No GPS TAT advice & good southwestern CO dual sport rides?

Discussion in 'Americas' started by ETD, May 4, 2013.

  1. ETD

    ETD Enjoy!

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    Im planning to ride the TAT from TN to CO this coming September. Im not big on computers and am looking for advice on making the ride using only the maps and roll charts. I will be taking a GPS for backup situations. Is not using the GPS going to really slow us down? Any advice would be great!

    Also we will be ridding for a week or so once out in CO. We will be ridding out of Durango. Id love to get some more info on any good rides out in that area?

    Enjoy!
    #1
  2. MUS

    MUS ActaNonVerba

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    I did the Tennessee section of the TAT two years ago and plan to do the New Mexico, Colorado and Utah sections in July of this year. I went with a group led by someone who has already done the whole TAT and he had it in his GPS. I was using the roll charts to follow along for the first day or two and atleast in the Eastern sections, it is very tedious. The big problem with using roll charts is the accumulation of odometer error. You have to reset the odometer at every turn which is crazy in Tennessee. I finally gave up and just followed the leader. I think once you get passed Tennessee, it might not be so bad because of the longer stretches between turns. Good luck.
    #2
  3. PineyMountainRacing

    PineyMountainRacing Oops....

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    I'm riding at least the western half this summer, possibly starting in Trinidad (since I have a place to park my truck). Between now and then I don't really have time to sit and program all the waypoints, and from what I gather it takes quite a bit of time. I'm gonna do it with the maps and roll charts, using my 60Cx for back up. Might be a big mistake but I won't know till I try it

    ��

    I'm not the the most computer savvy dude either, but I'm pretty good with a map and compass. Oh, and I'm excellent at being lost. I was gonna post up a similar question - thanks for doing it LOL
    #3
  4. too old for dirt

    too old for dirt Been here awhile

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    I ride using the roll charts and once you get used to it, it is not a problem. Somewhat slower than using GPS routes, but you can navigate with few problems. You really do not need to be in a great hurry when riding the TAT and I think slower may be more enjoyable. As long as you get a early start, you can complete each day with no rush.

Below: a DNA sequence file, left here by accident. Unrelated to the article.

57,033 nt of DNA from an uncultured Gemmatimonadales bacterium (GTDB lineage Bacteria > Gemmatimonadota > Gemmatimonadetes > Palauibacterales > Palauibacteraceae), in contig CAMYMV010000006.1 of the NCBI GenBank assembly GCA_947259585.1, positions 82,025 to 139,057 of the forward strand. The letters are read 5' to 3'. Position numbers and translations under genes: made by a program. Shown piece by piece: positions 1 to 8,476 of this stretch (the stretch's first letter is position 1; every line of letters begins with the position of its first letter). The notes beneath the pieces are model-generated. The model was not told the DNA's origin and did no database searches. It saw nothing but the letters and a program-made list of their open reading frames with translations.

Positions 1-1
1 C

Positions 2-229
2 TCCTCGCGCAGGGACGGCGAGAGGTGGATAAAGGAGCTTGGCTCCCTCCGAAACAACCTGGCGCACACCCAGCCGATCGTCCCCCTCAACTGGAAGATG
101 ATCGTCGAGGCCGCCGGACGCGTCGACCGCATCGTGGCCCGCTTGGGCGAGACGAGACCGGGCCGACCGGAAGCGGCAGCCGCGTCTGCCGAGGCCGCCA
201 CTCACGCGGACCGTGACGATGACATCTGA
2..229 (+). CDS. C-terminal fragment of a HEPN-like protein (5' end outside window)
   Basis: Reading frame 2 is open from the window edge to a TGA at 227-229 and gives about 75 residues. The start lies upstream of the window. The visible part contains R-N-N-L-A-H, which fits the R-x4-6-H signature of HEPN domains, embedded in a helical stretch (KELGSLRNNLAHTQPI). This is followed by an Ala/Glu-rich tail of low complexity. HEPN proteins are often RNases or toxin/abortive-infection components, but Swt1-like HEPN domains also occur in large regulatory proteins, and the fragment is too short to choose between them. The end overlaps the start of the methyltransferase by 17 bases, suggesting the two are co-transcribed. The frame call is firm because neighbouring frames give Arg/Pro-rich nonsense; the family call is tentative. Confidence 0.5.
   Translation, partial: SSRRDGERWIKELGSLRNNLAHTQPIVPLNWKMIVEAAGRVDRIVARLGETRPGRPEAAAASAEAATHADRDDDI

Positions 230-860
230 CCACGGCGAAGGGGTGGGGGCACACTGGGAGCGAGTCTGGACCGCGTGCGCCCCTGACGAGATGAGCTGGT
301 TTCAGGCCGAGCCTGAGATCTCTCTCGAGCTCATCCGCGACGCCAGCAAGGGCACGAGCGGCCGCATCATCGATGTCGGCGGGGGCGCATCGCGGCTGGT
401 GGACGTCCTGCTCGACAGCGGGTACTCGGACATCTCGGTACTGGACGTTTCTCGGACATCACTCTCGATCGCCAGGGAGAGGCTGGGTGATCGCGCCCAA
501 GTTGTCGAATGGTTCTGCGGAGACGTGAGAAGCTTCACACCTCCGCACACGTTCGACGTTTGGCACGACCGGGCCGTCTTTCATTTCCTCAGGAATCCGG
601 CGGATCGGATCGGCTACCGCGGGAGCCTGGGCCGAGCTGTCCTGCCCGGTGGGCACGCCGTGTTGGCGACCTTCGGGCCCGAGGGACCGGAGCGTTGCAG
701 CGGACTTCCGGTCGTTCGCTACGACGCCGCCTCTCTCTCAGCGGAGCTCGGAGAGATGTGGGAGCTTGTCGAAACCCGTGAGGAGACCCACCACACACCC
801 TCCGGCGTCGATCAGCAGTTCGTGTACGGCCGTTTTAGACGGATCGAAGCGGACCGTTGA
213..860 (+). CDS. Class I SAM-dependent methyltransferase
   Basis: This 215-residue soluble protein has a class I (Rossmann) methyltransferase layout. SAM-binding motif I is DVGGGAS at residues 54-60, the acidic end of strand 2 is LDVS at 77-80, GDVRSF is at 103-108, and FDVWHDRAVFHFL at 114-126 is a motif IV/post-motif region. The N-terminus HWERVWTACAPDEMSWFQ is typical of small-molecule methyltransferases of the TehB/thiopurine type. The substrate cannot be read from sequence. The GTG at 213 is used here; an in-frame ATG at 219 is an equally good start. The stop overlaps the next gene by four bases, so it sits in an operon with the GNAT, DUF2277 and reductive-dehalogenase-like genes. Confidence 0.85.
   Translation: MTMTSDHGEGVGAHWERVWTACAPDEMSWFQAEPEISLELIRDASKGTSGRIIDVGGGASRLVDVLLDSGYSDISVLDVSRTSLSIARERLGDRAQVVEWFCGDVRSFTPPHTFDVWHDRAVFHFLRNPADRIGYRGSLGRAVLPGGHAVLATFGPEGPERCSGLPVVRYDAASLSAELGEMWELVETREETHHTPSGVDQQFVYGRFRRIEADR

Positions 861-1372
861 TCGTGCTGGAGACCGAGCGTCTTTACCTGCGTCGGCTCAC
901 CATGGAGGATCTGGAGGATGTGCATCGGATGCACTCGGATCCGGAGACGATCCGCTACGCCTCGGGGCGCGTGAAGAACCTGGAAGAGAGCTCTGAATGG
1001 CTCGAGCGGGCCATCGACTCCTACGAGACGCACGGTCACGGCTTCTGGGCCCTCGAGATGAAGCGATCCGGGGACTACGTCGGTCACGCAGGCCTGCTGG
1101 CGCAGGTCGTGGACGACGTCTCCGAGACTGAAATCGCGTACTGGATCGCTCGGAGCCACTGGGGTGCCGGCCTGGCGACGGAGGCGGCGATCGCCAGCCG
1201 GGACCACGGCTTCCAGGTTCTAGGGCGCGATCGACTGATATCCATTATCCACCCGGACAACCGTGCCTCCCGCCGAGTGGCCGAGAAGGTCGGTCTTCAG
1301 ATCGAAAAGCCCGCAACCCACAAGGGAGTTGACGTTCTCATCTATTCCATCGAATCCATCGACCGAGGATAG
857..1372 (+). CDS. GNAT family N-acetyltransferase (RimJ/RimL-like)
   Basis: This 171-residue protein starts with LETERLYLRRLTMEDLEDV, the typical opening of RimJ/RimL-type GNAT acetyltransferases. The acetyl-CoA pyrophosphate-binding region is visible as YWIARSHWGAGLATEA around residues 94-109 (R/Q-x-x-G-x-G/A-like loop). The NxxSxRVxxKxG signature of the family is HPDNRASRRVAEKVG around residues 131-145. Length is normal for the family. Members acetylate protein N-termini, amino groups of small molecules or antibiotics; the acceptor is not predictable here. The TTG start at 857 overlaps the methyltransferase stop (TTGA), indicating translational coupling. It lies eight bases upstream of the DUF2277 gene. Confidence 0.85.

Many times if the next turn is at a T, I do not reset the odometer to the next turn and just ride to the T. I do use the GPS when I miss or make a mistaken turn and it is a great help then. I do not try to keep up with the total mileage and only use the odometer to measure distance traveled to the next turn.

    Either way it is a blast!:D
    #4
  5. wbbnm

    wbbnm Long timer

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    It is obviously a personal thing, but for me having a GPS with tracks on a preplanned ride makes for a far more enjoyable trip than navigating by trying to keep track of mileage to the next turn.

    I did this for years using good geological survey type maps and while we always found our way out, we spent a lot of time feeling hopelessly lost.

    The GPS is valuable if you miss a turn and don't realize for a while. It will tell you where you are.

    Out west there are many dirt roads that do not show up on maps and can easily be within .1 mile of the road you want. So it is easy to make wrong turns.
    #5
  6. Abenteuerfahrer

    Abenteuerfahrer Deaf on Wheels

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    Sample routes:

    You wanna look at this and follow?: via GPS

    [​IMG]

    Or this and follow: via eyeballin'

    [​IMG]

    You decide...:deal

    cheers...
    #6
  7. 3DChief

    3DChief "Moto therapist"

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    I hope you get more accurate roll charts than we had for the TAT! I was not impressed with the accuracy of them and there were a lot of discrepancies with the mapped route and GPS. Sure, the mileage plays a factor, but my wife's (Write2ride) odometer was spot on with my GPS and my odometer and we still had issues. It was also a pain to organize the roll charts and change them out every few hours. I had every single track loaded in my GPS (Delorme PN-60W) and it took about 30 seconds to load the next one. Half a dozen button pushes twice a day instead of digging roll charts out of the tank bag, fumbling with tape and having to wind/unwind roll charts for 10 minutes several times a day.

    I would not do it without a GPS for several reasons. #1, if you miss a turn, you still know where you are at and are able to find your way back on course. #2, entering the route and all the waypoints gets you familiar with the route and also lodging/camping, fuel, and food nearby. This gives you an opportunity to customize your trip based on your needs and wants. #3, you will be dealing with enough issues on the TAT already and navigation can be tough in places, even with the GPS, so why handicap yourself further?